By Philip van Doorn
Investors shouldn't only focus on the home solar build-out, according to Dimitry Dayen of ClearBridge Investments
When thinking about how to make money from solar power, investors may tend to focus the three best-known names among equipment manufacturers. But digging a bit deeper can highlight companies that may be set to grow sales and profits more rapidly. And an improved political climate for imports of solar panels signals years of rapid growth for the industry as utilities build solar-panel fields, according to Dimitry Dayen of ClearBridge Investments.
Take a look at the five-year total-return chart for the iShares Global Clean Energy ETF (ICLN), which is the largest exchange-traded fund focused on solar and other environmentally friendly methods of power generation:
The spike for ICLN was reversed when U.S. companies pulled back on solar-installation plans over uncertainty about equipment-supply disruptions during a government investigation into whether China was evading U.S. tariffs on solar panels by having product relabeled as coming from other Southeast Asian countries. Then, in June 2022, the Biden administration said it would wait at least two years before imposing new tariffs on solar-panel imports. In May, Biden vetoed an effort by members of Congress to reimpose tariffs, sticking with the pause until at least June 2024.
In June, Dayen, a research analyst covering renewable-energy and related industrial products and services, estimated a 70% increase in U.S. utility-scale solar installations in 2023, reflecting the more predictable supply environment.
But investors do not seem to have gotten caught up in the renewed industry enthusiasm, judging from the ICLN chart, above, and from a comparison of its valuation ratios and expected compound annual growth rates (CAGR) for sales and earnings with those of the SPDR S&P 500 ETF Trust (SPY), based on weighted estimates among analysts polled by FactSet:
ETF Ticker Forward price/sales Forward price/ earnings Two-year estimated sales CAGR Two-year estimated EPS CAGR iShares Global Clean Energy ETF ICLN 1.7 21.7 10.6% 31.9% SPDR S&P 500 ETF Trust SPY 2.5 19.4 5.2% 11.9% Source: FactSet
A broadly focused ETF won't be expected to match the 70% 2023 growth rate that Dayen expects for U.S. utility-scale solar projects. But you can see in the table that ICLN trades at a discounted valuation to the S&P 500's expected sales and only a small premium to expected earnings (both over the next 12 months), when considering how much more rapidly ICLN's sales and earnings are expected to grow through 2025.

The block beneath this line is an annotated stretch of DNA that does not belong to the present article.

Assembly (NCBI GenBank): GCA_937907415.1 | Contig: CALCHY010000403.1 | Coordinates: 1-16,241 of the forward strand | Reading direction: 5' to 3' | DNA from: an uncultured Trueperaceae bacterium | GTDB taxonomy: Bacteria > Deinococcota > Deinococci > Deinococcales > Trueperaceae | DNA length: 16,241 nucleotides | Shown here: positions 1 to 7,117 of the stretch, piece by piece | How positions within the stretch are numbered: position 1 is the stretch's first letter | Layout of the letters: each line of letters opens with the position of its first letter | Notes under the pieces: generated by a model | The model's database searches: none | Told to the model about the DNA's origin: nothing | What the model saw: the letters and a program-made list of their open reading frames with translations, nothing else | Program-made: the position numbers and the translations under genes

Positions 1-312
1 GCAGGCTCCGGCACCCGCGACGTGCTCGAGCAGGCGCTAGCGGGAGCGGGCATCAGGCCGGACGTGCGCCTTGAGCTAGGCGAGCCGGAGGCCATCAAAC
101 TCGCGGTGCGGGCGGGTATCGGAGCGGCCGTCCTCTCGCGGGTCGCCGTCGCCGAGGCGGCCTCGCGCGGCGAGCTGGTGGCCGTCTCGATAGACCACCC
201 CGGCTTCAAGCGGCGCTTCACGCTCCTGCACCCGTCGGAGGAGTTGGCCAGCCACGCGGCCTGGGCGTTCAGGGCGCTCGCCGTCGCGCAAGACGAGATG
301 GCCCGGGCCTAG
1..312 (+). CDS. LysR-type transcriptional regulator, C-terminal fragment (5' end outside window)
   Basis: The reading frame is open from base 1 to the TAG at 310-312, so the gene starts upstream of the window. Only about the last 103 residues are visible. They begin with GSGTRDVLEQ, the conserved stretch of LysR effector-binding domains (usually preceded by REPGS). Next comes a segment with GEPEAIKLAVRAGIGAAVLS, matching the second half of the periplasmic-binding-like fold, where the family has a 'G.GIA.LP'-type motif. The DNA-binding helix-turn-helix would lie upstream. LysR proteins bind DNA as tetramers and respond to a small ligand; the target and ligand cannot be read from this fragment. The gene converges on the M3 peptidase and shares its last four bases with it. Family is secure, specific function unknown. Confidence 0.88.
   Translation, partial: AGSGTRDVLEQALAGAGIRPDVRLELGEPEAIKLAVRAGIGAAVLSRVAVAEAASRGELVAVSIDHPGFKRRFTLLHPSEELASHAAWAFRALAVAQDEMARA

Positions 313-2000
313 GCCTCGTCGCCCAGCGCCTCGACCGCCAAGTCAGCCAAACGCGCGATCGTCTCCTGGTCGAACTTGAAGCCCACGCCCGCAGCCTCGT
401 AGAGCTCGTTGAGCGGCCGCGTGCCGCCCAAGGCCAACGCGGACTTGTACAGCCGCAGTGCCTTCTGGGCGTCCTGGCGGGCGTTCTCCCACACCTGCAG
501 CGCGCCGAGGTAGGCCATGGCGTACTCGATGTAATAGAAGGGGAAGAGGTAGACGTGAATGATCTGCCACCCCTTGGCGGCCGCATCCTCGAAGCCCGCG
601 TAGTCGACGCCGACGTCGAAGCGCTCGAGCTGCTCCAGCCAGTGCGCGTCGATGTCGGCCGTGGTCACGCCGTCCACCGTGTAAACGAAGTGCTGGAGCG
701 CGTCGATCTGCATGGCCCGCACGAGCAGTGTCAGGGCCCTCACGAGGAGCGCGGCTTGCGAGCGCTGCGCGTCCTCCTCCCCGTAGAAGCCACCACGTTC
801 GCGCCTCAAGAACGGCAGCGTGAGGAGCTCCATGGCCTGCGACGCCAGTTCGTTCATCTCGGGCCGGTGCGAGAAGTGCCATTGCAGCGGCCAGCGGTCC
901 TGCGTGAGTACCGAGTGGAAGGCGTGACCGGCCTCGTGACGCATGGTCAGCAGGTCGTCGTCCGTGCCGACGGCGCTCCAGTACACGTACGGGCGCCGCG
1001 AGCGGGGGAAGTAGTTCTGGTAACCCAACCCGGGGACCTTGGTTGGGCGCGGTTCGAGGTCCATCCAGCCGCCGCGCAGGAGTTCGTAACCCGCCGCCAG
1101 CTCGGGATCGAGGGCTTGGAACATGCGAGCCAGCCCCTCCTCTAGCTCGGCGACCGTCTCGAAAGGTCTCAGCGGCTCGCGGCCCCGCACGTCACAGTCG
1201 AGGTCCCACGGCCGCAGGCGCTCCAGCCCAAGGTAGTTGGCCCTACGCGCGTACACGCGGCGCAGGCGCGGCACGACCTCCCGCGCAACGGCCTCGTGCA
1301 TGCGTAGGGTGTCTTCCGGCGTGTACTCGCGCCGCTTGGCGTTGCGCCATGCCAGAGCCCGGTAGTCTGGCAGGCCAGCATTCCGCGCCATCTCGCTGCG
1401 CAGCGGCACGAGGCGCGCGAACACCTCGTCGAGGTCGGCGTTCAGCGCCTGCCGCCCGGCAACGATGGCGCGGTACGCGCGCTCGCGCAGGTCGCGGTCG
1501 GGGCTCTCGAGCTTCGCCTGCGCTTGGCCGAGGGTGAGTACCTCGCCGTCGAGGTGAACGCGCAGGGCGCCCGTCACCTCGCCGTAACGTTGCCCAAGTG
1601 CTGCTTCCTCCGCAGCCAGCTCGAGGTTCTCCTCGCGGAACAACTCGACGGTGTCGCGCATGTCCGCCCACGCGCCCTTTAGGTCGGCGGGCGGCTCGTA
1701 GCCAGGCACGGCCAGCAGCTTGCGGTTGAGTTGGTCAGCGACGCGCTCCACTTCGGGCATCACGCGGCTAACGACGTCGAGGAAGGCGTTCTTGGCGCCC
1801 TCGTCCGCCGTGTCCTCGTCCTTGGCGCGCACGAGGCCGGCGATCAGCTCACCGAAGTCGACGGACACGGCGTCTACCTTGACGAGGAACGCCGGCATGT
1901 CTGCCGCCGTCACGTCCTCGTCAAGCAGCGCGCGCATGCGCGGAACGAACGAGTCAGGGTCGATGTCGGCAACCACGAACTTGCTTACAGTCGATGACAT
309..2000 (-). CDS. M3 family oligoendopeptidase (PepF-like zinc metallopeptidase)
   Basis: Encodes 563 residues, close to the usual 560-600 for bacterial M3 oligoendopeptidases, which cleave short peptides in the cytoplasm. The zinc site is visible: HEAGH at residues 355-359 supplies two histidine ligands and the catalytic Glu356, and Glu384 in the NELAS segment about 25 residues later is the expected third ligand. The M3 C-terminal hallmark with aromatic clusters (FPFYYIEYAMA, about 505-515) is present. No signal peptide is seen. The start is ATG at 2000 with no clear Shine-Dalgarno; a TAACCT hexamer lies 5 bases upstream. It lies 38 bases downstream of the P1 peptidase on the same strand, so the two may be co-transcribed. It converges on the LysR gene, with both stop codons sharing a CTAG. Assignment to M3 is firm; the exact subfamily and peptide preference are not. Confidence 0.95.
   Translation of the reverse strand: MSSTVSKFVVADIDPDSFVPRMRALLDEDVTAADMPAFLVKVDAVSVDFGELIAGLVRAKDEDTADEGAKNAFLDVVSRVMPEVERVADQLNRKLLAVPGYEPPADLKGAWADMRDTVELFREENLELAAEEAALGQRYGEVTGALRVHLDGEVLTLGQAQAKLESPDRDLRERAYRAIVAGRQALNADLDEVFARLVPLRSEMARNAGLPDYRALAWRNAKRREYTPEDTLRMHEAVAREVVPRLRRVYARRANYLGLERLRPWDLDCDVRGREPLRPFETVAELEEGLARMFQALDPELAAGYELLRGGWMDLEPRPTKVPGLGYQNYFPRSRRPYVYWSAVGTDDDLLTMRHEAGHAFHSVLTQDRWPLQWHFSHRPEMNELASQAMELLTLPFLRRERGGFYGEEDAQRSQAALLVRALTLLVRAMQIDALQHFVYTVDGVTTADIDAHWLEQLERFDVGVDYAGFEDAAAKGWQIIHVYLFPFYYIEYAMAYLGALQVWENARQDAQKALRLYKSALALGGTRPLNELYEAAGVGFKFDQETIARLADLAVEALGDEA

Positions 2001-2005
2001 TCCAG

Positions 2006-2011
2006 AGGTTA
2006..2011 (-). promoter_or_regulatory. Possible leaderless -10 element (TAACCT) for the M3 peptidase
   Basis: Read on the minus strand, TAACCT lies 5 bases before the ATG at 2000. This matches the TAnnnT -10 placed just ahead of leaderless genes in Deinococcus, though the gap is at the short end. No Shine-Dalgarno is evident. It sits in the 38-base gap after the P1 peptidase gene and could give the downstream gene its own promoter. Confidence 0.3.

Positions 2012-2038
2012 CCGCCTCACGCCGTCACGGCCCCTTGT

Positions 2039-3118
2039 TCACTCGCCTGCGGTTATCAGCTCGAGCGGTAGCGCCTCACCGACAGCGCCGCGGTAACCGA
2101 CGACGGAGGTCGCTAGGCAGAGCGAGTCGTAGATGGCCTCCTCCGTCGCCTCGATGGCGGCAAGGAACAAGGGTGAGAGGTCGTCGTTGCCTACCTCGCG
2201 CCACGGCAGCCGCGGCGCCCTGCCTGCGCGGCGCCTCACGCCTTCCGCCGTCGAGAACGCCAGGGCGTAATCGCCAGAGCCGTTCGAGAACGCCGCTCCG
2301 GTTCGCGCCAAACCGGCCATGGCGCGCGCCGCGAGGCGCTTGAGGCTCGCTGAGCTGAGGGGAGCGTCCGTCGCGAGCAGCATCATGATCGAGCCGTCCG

In an interview, Dayen pointed to two lesser-known companies he believes are poised to benefit from increased solar deployment by utilities: Shoals Technology Group Inc. (SHLS) of Portland, Tenn., and Nextracker Inc. (NXT), which is based on Fremont, Calif.
Here's the same comparison of current share-price valuations and expected growth rates for the two companies, along with those of the three largest holdings of ICLN: First Solar Inc. (FSLR), Enphase Energy Inc. (ENPH) and SolarEdge Technologies Inc. (SEDG):
Company Ticker Forward price/ sales Forward P/E Two-year estimated sales CAGR through 2025 Two-year estimated EPS CAGR through 2025 Shoals Technologies Group Inc. Class A SHLS 7.0 33.5 34.1% 48.7% Nextracker Inc. Class A NXT 2.4 23.6 16.2% 46.3% First Solar Inc. FSLR 5.0 19.0 27.2% 67.2% Enphase Energy Inc. ENPH 7.2 27.1 23.5% 30.4% SolarEdge Technologies Inc. SEDG 3.3 23.2 19.8% 19.6% Source: FactSet
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The sales and earnings-per-share CAGR estimates for the five companies are based on consensus calendar-year estimates from 2023 through 2025.
Shoals Technologies makes wiring, known as EBOS (electrical balance of systems), that connects large-scale solar panels to the electric grid. While he didn't have specific figures available, Dayen said he believes the company's U.S. market share for EBOS is more than 40%.
Nextracker makes tracking equipment designed to move solar panels for the best exposure to the sun throughout the day. Dayen estimates its market share is 25% to 40%.
"The two companies make parts of what is, essentially, a solar field. They make it work," Dayen said, adding that "the sales of these companies should sell as a function of the overall industry."
Analysts expect Shoals to show the most rapid growth for sales and earnings through 2025. The shares trade at relatively high ratios to expected sales and earnings over the net 12 months. But for both companies, "as earnings expand there will be upside for the shares, even if [valuation] multiples contract," Dayen said.
The analyst is working to develop a new "global decarbonization leaders" investment strategy for ClearBridge's clients. "It is a new product we are going to pioneer soon," Dayen said. For now, Shoals is held within the ClearBridge Sustainability Leaders Fund , which is rated four stars (out of five) within Morningstar's Large Growth fund category. Nextracker is a holding of the ClearBridge Select Fund , which has a five-star rating within Morningstar's Mid Growth category.
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-Philip van Doorn
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July 18, 2023 06:39 ET (10:39 GMT)
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